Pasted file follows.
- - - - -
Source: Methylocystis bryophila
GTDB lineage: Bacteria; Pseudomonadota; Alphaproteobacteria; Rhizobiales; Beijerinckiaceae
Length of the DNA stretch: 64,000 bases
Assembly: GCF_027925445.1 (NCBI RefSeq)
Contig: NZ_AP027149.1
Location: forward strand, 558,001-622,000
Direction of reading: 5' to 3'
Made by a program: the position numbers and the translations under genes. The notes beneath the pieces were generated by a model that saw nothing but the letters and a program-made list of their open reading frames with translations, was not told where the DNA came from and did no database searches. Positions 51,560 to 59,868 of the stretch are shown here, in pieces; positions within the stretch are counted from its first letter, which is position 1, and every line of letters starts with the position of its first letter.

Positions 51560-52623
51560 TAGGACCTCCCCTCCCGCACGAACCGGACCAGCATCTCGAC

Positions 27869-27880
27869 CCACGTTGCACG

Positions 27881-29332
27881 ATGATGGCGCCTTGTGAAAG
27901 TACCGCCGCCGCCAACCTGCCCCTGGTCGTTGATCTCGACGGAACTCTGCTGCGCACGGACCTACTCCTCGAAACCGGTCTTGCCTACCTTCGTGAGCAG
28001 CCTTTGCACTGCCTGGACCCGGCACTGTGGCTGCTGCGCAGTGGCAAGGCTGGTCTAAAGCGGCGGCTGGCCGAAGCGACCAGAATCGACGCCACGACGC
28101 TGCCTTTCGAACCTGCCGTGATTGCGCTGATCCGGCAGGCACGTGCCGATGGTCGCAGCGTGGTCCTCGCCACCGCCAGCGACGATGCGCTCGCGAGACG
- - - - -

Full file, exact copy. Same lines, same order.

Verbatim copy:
Source: Methylocystis bryophila
GTDB lineage: Bacteria; Pseudomonadota; Alphaproteobacteria; Rhizobiales; Beijerinckiaceae
Length of the DNA stretch: 64,000 bases
Assembly: GCF_027925445.1 (NCBI RefSeq)
Contig: NZ_AP027149.1
Location: forward strand, 558,001-622,000
Direction of reading: 5' to 3'
Made by a program: the position numbers and the translations under genes. The notes beneath the pieces were generated by a model that saw nothing but the letters and a program-made list of their open reading frames with translations, was not told where the DNA came from and did no database searches. Positions 51,560 to 59,868 of the stretch are shown here, in pieces; positions within the stretch are counted from its first letter, which is position 1, and every line of letters starts with the position of its first letter.

Positions 51560-52623
51560 TAGGACCTCCCCTCCCGCACGAACCGGACCAGCATCTCGAC

Positions 27869-27880
27869 CCACGTTGCACG

Positions 27881-29332
27881 ATGATGGCGCCTTGTGAAAG
27901 TACCGCCGCCGCCAACCTGCCCCTGGTCGTTGATCTCGACGGAACTCTGCTGCGCACGGACCTACTCCTCGAAACCGGTCTTGCCTACCTTCGTGAGCAG
28001 CCTTTGCACTGCCTGGACCCGGCACTGTGGCTGCTGCGCAGTGGCAAGGCTGGTCTAAAGCGGCGGCTGGCCGAAGCGACCAGAATCGACGCCACGACGC
28101 TGCCTTTCGAACCTGCCGTGATTGCGCTGATCCGGCAGGCACGTGCCGATGGTCGCAGCGTGGTCCTCGCCACCGCCAGCGACGATGCGCTCGCGAGACG